Tisbury selectmen Tuesday declined to approve two significant changes to town shellfish regulations recommended by shellfish constable Danielle Ewart and the town’s Shellfish Advisory Committee (SAC). Instead, they kicked them back for revision.
Selectmen held a public hearing Tuesday night to discuss five proposed rules changes. These included minor adjustments to language. The most heated discussion of the night focused on prohibitions against storing shellfish in the water following harvest and multiple uses of one boat to harvest scallops.
Following discussion and unanimous approval by the SAC, at the selectmen meeting on May 6 Ms. Ewart recommended to selectmen that the town add a new general regulation to prohibit wet storage of shellfish, which involves hanging containers of clams in water, usually off a dock. A state regulation prohibits the practice for commercially caught shellfish without a special permit.
Ms. Ewart said she was concerned about the risk of illness for people who eat shellfish, and the risk of diseases being spread among shellfish. Also, she said people are not required to tag their containers, so there is no information about who they belong to, when or where the shellfish were harvested, and how long they’ve been stored.
The selectmen agreed to seek comment from the board of health and scheduled the public hearing to discuss the wet storage regulation, along with other proposed changes to existing regulations.
After opening Tuesday night’s hearing, selectman chairman Jonathan Snyder called on Ms. Ewart to comment first.
With Oak Bluffs shellfish constable Dave Grunden sitting beside her to lend his support, Ms. Ewart read a letter she said summed up her opinions on wet storage written by Martha’s Vineyard Shellfish Group director and shellfish biologist Rick Karney in which he outlined the case against wet storage.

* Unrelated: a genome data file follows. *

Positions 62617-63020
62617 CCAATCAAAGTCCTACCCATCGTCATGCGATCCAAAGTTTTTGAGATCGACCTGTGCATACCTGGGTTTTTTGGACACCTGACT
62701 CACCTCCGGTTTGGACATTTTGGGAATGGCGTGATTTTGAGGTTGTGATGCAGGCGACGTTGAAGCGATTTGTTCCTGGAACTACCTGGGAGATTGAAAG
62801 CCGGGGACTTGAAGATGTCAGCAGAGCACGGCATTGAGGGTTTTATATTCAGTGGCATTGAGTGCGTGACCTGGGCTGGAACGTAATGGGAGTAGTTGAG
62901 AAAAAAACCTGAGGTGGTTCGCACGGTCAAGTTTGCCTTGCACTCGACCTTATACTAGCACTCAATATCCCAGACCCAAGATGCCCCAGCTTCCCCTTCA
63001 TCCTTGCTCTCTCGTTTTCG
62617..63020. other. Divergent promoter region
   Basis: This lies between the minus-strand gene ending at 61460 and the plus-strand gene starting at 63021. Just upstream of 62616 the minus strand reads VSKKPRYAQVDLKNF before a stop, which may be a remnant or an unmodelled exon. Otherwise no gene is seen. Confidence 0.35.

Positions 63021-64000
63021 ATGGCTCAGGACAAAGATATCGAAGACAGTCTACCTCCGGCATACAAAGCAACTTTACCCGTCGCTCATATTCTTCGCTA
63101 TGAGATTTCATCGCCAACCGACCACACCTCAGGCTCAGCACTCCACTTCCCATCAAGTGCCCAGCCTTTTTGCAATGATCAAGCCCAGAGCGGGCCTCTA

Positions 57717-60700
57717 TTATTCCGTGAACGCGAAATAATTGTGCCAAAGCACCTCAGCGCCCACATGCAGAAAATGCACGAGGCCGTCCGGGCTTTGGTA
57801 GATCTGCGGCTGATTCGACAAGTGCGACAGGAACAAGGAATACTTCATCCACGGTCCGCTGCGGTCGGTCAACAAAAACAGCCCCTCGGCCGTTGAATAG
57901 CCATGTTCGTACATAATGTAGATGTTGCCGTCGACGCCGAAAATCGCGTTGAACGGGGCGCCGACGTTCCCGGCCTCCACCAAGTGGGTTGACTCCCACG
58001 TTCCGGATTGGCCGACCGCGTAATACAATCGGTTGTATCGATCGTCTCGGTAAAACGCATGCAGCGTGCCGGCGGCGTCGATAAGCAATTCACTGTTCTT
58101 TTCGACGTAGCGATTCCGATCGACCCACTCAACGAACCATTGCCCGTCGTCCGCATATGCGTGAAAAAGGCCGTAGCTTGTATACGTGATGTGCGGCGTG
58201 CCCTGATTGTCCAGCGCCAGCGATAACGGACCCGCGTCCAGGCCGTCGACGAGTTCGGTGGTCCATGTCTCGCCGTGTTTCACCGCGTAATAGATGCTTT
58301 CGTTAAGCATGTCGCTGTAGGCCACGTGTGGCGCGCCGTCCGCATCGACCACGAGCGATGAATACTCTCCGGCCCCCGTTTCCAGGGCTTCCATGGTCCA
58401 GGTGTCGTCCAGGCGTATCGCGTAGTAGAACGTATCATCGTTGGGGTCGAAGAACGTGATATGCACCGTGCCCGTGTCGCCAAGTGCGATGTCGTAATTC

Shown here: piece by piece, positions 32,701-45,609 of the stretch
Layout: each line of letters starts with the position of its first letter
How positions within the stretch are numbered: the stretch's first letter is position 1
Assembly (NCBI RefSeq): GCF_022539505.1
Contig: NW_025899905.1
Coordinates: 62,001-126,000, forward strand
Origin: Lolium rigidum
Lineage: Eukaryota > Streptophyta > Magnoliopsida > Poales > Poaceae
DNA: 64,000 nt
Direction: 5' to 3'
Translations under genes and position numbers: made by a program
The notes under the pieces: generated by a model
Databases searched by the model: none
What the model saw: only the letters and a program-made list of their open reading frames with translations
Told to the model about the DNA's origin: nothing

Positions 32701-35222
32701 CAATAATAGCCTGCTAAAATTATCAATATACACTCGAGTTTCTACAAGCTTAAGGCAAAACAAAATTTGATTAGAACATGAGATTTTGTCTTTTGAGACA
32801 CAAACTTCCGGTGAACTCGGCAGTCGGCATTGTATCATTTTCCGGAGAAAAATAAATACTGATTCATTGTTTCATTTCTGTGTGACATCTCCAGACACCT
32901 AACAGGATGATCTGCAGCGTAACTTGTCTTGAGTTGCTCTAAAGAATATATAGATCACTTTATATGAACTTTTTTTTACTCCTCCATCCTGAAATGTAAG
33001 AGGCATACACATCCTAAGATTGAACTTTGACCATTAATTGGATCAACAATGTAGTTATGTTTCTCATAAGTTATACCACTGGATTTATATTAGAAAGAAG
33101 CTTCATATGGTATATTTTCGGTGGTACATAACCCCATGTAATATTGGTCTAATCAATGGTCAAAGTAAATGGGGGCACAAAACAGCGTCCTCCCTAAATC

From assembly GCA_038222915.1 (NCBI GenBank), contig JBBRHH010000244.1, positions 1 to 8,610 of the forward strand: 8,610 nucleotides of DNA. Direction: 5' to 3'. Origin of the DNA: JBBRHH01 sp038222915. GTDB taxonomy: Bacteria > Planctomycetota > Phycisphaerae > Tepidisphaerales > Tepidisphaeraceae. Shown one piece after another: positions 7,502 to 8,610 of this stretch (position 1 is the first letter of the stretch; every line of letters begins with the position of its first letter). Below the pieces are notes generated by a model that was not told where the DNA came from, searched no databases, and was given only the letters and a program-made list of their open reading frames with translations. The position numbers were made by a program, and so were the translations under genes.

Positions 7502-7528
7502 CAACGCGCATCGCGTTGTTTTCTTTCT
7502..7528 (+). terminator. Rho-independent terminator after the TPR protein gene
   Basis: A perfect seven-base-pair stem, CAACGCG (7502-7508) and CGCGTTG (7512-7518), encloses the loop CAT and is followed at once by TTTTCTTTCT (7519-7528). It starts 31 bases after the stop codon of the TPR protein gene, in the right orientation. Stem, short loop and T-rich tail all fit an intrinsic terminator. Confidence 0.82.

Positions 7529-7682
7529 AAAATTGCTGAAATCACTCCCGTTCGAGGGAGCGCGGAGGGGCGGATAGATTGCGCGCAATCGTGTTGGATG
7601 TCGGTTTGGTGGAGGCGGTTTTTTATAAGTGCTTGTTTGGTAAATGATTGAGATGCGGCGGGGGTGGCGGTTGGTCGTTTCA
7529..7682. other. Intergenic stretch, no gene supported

Mr. Karney said that in many cases, shellfish are crowded and some die, which leads to bacteria that gets into the healthy ones. Also, wet storage of shellfish that were caught elsewhere may lead to the spread of disease from one body of water to another. In the summer months as water temperatures increase, Mr. Karney said, the chance of people getting ill from consuming shellfish is greater.
SAC chairman James Tilton said the wet storage issue was brought to the committee’s attention in April, after shellfish assistant Ellery Whitworth found two milk crates filled with dead quahogs hanging from a dock owned by Michael Strada. He dumped them and called the state, which told him only commercially caught clams are prohibited from wet storage by state regulation.
After learning of the incident, Mr. Tilton said the SAC voted unanimously to recommend that wet storage be prohibited. Mr. Grunden said when the incident first arose, he took it to the Oak Bluffs Shellfish Committee. At the committee’s recommendation, the Oak Bluffs selectmen voted April 22 to add a regulation to prohibit wet storage in Lagoon Pond. Unlike the Tisbury selectmen, they were not required to hold a public hearing, Mr. Grunden said.
Mr. Grunden agreed that two of the concerns related to wet storage are shellfish disease and the possibility of importing diseases from one body of water to another.
Public prefers wet storage
Clams stored for a time in saltwater instead of the refrigerator taste better, several people argued. Tisbury health agent Tom Pachico disagreed with the proposed rule change. “I’ve wet stored clams before some of the people in this room were born — I’ve never been sick,” he said. Mr. Pachico said he did some research and could not find a single case of local residents getting sick from wet-stored clams.
Gene DeCosta said that Tisbury imports tons of contaminated clams and oysters into its ponds for later harvest, without a health issue. “I think it’s another rule and regulation we don’t need,” he said.